And it’s you when I look in the mirror / And it’s you when I don’t pick up the phone

~ U2, “Sometimes You Can’t Make It On Your Own”, 2005

I’m ten years old, or so, and wandering the streets of the apartment complex where we live, somewhere in northwest Ohio. A headstock, stained the color of an individually-wrapped caramel abandoned in the sun for too long, sticks out of the corner of an industrial-sized and green garbage bin. To me, it is a rose, blooming and beautiful. I pluck out the instrument and drag it home. That is bookend the first.

The second is me dragging it again, only this time back to the garbage bin.

The stuff in the middle is timeworn and difficult to decipher. For example, I can’t recall anything else about the guitar, its color or make or whether it had strings or hardware. Nor can I remember why he told me I couldn’t keep it. Odds are the guitar had sustained irreparable damage, something I would have had no inkling or ability to recognize. Or perhaps my father had no inclination to go down a road paved with lessons and the endless practicing, and requisite noise, that come with learning an instrument. In many cases, desire is not enough. Or maybe the brush off came after no thought at all, for him a moment of annoyance that could be ended simply because he said so.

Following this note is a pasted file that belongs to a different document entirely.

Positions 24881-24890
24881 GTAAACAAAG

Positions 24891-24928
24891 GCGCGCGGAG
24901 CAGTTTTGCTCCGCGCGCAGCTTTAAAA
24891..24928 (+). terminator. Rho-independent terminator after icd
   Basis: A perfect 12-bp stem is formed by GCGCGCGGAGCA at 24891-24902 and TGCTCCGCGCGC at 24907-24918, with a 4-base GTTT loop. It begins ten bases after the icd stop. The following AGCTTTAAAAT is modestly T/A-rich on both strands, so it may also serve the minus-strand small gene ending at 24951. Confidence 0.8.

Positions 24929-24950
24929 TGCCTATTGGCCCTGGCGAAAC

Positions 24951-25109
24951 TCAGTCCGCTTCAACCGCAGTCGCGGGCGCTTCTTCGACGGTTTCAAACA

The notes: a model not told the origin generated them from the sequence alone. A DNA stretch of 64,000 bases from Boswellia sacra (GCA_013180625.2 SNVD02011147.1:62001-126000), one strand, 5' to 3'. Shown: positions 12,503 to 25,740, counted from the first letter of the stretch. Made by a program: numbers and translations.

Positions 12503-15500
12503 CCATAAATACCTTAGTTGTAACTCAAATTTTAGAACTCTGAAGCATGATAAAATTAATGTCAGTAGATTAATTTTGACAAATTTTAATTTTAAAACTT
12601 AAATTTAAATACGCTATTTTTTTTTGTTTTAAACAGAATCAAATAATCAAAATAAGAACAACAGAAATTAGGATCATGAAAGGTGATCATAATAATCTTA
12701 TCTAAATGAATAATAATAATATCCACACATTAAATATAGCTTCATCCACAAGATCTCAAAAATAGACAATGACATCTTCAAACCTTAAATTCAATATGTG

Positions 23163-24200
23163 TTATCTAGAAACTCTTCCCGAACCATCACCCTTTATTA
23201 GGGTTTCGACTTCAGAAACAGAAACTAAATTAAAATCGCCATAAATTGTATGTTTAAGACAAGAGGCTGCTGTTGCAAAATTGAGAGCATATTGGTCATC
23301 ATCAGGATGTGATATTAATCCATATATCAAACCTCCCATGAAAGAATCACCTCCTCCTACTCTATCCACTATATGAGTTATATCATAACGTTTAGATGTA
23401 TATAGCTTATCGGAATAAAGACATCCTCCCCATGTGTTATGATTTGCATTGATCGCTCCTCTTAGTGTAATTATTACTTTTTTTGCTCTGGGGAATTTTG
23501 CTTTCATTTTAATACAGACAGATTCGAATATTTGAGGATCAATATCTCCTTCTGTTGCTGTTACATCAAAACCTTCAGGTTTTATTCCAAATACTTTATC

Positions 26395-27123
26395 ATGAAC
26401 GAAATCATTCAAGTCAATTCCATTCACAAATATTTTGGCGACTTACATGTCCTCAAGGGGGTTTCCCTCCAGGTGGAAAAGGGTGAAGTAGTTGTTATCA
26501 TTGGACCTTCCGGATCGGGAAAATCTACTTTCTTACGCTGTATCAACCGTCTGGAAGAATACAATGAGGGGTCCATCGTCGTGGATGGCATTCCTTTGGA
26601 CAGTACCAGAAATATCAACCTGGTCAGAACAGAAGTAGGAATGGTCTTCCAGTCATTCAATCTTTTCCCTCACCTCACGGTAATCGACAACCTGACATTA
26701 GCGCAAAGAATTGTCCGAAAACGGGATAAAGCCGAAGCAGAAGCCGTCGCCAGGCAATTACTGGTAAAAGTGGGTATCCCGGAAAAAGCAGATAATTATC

Those details are lost to me, but the bookends remain.


Bono shares of a similar experience in U2 By U2, the band’s 2006 coffee-table-style autobiography. His grandmother owned a piano, and as a child little Paul Hewson would stand under the keys, reach up and pluck them one by one, “playing with it the way kids do, just making noise – but it is not really making noise, it is making music.” Years later, as a tormented teenager, “I would put my foot on the pedal and hit keys and I remember how the room would change shape, because the note would get this cloud of reverb around it, become cathedral-like.” After her death, the family had to decide what to do with the piano. Bono searched their small home for a corner where it could sit, but his parents wouldn’t have it. In a home abounding with dark, deep humor but short on romanticism, keeping the piano lacked practicality.